Drag Carry from Sitting Position

untangle feet

positionleft arm

support head

graspleft wrist

pivot out

skillknowledge

skillknowledge

skillknowledge

skillknowledge

skillknowledge

slide42

St. John Ambulance

First Aid

Rescue Carries

Drag Carry from Sitting Position

untangle feet

positionleft arm

support head

graspleft wrist

pivot out

skillknowledge

skillknowledge

skillknowledge

skillknowledge

skillknowledge

slide43

Drag Carry from Sitting Position

positionleft arm

manualdexterity

slide your left arm under thecasualty's left armpit frombehind and up the chest tograsp the chin and lower jaw

writing good task statements
WRITING GOOD TASK STATEMENTS
  • Specific
  • Clearly describe work
  • Specific action verbs and nouns
  • Understandable on their own
  • Familiar jargon
quality control
QUALITY CONTROL
  • Review by job or subject matter expert- Task is part of the job- Wording is precise and accurate
  • Formative evaluation- Field testing by experienced personnel
performance objectives
PERFORMANCE OBJECTIVES

"An objective describes an intended result of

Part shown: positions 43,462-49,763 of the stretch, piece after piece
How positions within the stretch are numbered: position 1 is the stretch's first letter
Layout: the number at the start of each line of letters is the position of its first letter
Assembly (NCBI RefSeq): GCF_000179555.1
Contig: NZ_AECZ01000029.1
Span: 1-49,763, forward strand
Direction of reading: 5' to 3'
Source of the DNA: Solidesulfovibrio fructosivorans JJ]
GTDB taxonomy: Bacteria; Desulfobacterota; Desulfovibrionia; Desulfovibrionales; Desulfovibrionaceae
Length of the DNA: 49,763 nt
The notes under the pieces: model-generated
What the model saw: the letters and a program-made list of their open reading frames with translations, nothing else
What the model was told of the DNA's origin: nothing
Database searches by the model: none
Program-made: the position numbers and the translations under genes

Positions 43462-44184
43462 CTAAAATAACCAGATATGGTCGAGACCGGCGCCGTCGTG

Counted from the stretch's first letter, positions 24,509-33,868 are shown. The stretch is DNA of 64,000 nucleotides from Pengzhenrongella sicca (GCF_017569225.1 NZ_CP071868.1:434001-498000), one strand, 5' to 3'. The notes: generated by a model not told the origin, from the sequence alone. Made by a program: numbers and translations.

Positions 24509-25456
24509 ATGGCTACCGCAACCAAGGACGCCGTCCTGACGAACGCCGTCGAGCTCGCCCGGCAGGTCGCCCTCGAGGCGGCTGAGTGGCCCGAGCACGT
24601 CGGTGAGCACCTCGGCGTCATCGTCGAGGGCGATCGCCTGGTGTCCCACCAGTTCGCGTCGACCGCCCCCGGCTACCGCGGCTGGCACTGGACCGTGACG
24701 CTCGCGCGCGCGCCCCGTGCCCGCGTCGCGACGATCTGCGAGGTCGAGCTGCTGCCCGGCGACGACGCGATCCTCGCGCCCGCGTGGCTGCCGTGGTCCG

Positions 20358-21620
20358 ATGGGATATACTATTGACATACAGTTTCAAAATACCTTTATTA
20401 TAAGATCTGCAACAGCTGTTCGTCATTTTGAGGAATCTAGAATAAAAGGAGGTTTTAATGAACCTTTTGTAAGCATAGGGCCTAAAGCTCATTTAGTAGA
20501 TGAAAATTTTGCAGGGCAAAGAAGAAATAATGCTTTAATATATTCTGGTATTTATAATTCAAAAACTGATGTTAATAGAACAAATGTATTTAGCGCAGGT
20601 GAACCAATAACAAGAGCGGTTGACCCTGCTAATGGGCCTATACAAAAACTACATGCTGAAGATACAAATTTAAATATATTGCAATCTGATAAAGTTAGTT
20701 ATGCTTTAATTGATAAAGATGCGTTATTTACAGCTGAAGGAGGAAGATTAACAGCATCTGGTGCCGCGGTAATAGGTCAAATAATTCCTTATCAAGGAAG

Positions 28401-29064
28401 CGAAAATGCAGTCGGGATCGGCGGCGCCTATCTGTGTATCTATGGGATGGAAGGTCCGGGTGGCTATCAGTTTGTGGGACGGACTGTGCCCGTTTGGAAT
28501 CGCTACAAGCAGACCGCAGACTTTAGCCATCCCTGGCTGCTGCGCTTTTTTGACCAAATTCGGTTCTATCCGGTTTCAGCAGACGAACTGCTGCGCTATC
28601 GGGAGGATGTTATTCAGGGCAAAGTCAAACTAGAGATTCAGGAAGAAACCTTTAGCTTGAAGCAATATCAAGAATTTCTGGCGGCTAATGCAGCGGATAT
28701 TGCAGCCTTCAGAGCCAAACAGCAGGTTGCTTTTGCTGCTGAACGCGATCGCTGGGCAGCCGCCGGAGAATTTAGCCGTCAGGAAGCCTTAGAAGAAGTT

instruction, rather than the process of instruction

itself. Furthermore, in order for an objective to be

useful it should describe important conditions

(if any) under which performance is to occur and,

whenever possible, describe the criterion of

acceptable performance by describing how well

the learner must perform in order to be considered

acceptable." *

* Robert F. Mager, Preparing instructional Objectives, revised second edition (Belmont CA, Pitman Learning Inc., 1984) p. 79

writing performance objectives

CONDITIONS

WRITING PERFORMANCE OBJECTIVES

BEHAVIOUR

CRITERIA

givens

desired performance

standards

measuringperformance

inputs

behaviour specifiedby sub-task /teaching point

place

acceptable limits

equipment

demonstrate usingnew skills

specific qualities

instruction

actions demonstratemastery of objectives

quantifiable

time

defensible criteria
DEFENSIBLE CRITERIA

Tests employed must be:

  • Reliable
    • Yielding consistent results
  • Valid
    • Testing what they are designed to test
possible constraints
POSSIBLE CONSTRAINTS
  • Budget allotments
  • Instructors
  • Materials
  • Time
  • Equipment
  • Personnel
possible constraints50
POSSIBLE CONSTRAINTS
  • Laws and regulations
  • Policies and procedures
  • Facilities
  • Expertise
  • Job standards
  • Organizational structure
instructional motivation
INSTRUCTIONAL MOTIVATION
  • Relevance
  • Historical anecdotes
  • Critical safety
  • Performance objectives